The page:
A jury found Diamond guilty of 15 counts of mail fraud affecting a financial institution and 15 counts of wire fraud affecting a financial institution. The judge sentenced James Ignatius Diamond, 69, to 70 months in federal prison for defrauding hundreds of victims, mainly distressed homeowners who paid thousands of dollars after attending seminars that promoted a “Free and Clear” program pitched by the Diamond and his sales people.
Between 2010 and 2013, Diamond sold fraudulent debt-elimination services to desperate victims whose finances had been ravaged by the Great Recession. Diamond owned and operated a number of businesses – including the Riverside-based Transmitting Assets Inc., Operation Safe Haven, Buyer Beware, and Unlimited Logistics Corp. – through which he fraudulently offered services that he claimed could wipe out the debts of homeowners behind on their mortgage payments and other debts.
Diamond personally pitched the “Diamond Home Reclamation Method” to solicit victims with false promises that his methods would entirely eliminate their mortgages and allow people to own their homes “free and clear.”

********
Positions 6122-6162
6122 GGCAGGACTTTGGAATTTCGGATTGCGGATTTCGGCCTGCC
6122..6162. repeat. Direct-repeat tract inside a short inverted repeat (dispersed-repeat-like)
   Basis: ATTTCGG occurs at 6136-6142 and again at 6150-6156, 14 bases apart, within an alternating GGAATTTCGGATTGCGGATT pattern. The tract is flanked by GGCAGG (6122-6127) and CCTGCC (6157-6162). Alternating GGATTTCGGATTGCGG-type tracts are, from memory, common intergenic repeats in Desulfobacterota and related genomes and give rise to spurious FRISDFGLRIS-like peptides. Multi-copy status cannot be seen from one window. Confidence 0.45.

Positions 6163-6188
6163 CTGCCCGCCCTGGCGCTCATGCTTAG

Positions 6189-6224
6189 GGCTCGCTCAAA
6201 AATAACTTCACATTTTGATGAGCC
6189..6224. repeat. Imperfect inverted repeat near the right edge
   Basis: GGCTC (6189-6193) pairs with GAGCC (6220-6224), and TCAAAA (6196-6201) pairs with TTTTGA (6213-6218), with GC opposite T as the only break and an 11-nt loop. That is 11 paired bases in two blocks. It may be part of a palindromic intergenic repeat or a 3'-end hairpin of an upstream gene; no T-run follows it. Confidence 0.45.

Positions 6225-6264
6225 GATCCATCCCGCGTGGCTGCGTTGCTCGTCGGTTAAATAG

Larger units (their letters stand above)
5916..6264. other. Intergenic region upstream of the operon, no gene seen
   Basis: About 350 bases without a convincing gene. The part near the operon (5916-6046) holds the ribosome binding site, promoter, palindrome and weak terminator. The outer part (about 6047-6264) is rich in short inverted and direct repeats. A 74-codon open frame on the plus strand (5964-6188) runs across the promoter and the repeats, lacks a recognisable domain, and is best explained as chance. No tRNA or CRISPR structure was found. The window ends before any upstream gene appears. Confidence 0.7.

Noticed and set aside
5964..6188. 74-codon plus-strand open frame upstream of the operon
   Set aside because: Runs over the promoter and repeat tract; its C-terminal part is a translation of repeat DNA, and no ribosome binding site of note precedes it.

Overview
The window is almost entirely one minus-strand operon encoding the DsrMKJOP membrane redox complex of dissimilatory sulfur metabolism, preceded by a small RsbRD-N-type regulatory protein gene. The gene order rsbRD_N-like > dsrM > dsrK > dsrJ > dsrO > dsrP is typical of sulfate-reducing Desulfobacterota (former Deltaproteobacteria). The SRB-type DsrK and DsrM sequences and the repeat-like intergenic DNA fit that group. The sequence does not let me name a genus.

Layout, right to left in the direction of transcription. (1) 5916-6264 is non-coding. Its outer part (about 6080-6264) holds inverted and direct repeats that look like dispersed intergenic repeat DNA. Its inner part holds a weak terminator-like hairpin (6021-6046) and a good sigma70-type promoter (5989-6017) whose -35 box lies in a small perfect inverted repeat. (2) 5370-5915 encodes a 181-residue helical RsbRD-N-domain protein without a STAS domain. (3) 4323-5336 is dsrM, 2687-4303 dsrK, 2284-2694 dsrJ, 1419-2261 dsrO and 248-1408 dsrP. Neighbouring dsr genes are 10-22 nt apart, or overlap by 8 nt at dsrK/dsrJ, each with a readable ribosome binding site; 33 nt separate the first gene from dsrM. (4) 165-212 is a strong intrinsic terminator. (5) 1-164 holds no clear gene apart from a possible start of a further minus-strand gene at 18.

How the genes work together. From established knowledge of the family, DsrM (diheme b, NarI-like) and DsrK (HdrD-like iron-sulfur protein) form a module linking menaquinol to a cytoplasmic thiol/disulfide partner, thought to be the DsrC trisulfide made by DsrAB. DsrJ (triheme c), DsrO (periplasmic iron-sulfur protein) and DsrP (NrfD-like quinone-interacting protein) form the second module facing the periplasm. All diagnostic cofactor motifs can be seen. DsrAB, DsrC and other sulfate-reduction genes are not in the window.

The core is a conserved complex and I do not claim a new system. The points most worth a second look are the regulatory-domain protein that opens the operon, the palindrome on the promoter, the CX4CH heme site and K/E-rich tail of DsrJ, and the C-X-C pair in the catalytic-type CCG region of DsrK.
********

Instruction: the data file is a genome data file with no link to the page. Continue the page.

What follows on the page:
Relying on the false representations, victims paid substantial fees, including an upfront fee – typically $3,500, payable only in cash, money orders or cashier's checks – periodic program fees, and inflated notary fees. After paying the upfront fee, victims were required to sign and notarize documents, which they were instructed to send to financial institutions and government agencies – documents prosecutors described in court documents as “fraudulent and nonsensical.”
When victims of the scheme in 2011 began receiving mortgage default notices and lost their homes, Diamond launched another debt-elimination scam called the “EFT Program,” under which Diamond claimed to be able to eliminate victims' debt with “EFT” checks. This scam required victims to pay Diamond 13 percent of the debt that was to be eliminated.
Diamond knew that his methods did nothing to discharge debts. When FBI agents searched his business in 2013, they recovered hundreds of “rejection letters” from financial institutions indicating that documents submitted as part of the debt-elimination programs did nothing to help the victims. Diamond's email accounts contained numerous complaints and refund requests from victims – all of which he ignored. About 500 victims who suffered losses of at least $1.6 million. Diamond spent victims' money on